Blood pressure control by caudal ventrolateral medulla

Project Details

Description

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DESCRIPTION (provided by applicant): The brain plays an important role in the regulation of arterial pressure (AP) via the autonomic nervous system. The long range goal of the applicant is to understand how the central nervous system (CNS) controls sympathetic vasomotor tone under conditions of normal AP and how the function is altered with hypertension. Many forms of hypertension are linked with elevated sympathetic nerve activity (SNA), although the basis of this sympatho-activation is not well understood. Normally, SNA is restrained by GABAergic neurons in the caudal ventrolateral medulla (CVLM) to maintain a consistent AP. For the short-term control of SNA and AP, these GABAergic CVLM neurons are an essential link in the central pathway for the baroreceptor reflex. However, GABAergic CVLM neurons also are clearly important for setting the long-term level of SNA independent of the baroreflex. We have observed that in the chronic absence of baroreceptor inputs or their site of termination in the nucleus tractus solitarius (NTS), the restoration of a normal mean AP is associated with a normal CVLM-mediated inhibition of SNA and AP. In contrast, spontaneously hypertensive rats have elevated SNA which may be linked with impaired CVLM-mediated inhibition of SNA and AP. Apart from baroreceptor inputs and the NTS, little is known about the central mechanisms regulating the activity of these powerful GABAergic CVLM neurons. This project will use a combination of state-of-the-art methods in rats (i.e. electrophysiological, neuroanatomical, and molecular approaches) to determine how other areas of the brain regulate the activity of GABAergic CVLM neurons under normotensive and hypertensive conditions. Specifically, we will determine whether identified glutamatergic inputs to the CVLM from the paraventricular nucleus of the hypothalamus and ventrolateral periaqueductal gray activate GABAergic CVLM neurons that project to the rostral ventrolateral medulla (RVLM). We will use chronic arterial baroreceptor denervated rats as a normotensive model to examine inputs to GABAergic CVLM neurons that may be masked by powerful baroreceptor inputs. In addition, we will determine whether the CVLM-mediated inhibition of SNA is impaired in spontaneously hypertensive rats. Collectively, these studies will provide a sophisticated analysis of the mechanisms underlying the brainstem's role in the long-term regulation of sympathetic vasomotor tone and AP and will determine functional changes that occur with chronic baroreceptor denervation and spontaneous hypertension. [unreadable]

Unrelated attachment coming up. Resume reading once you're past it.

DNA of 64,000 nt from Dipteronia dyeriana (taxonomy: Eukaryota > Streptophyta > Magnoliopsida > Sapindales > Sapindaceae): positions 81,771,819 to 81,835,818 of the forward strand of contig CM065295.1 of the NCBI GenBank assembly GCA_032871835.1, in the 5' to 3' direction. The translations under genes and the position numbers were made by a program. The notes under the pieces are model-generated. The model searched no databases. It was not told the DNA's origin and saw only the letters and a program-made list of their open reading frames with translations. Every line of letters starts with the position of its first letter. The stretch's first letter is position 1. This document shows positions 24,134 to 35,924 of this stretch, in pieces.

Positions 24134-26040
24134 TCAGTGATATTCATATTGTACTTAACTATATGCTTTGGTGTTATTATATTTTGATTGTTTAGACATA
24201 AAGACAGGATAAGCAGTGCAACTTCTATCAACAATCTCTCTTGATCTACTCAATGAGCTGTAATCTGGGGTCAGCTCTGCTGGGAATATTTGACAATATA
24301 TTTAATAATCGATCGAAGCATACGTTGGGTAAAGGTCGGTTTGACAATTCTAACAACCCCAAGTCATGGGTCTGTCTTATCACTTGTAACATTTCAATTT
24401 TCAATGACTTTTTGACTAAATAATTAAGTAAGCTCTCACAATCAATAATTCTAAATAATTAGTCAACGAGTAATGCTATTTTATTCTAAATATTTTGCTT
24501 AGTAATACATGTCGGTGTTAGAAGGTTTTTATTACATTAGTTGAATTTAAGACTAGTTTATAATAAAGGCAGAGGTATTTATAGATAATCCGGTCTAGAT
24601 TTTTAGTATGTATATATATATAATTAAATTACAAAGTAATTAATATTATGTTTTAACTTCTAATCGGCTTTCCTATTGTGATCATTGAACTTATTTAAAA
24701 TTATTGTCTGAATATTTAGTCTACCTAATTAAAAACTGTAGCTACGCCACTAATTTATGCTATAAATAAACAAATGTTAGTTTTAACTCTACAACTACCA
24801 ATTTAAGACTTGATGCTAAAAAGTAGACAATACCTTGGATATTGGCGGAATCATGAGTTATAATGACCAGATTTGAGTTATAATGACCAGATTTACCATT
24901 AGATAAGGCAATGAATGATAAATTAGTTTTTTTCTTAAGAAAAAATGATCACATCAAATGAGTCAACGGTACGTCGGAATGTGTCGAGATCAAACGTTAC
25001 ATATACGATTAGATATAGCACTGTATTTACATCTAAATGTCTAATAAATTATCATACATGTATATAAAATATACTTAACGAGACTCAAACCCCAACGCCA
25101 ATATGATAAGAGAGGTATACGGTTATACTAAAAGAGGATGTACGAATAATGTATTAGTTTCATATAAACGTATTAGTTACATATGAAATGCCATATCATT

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StatusFinished
Effective start/end date3/05/0430/04/05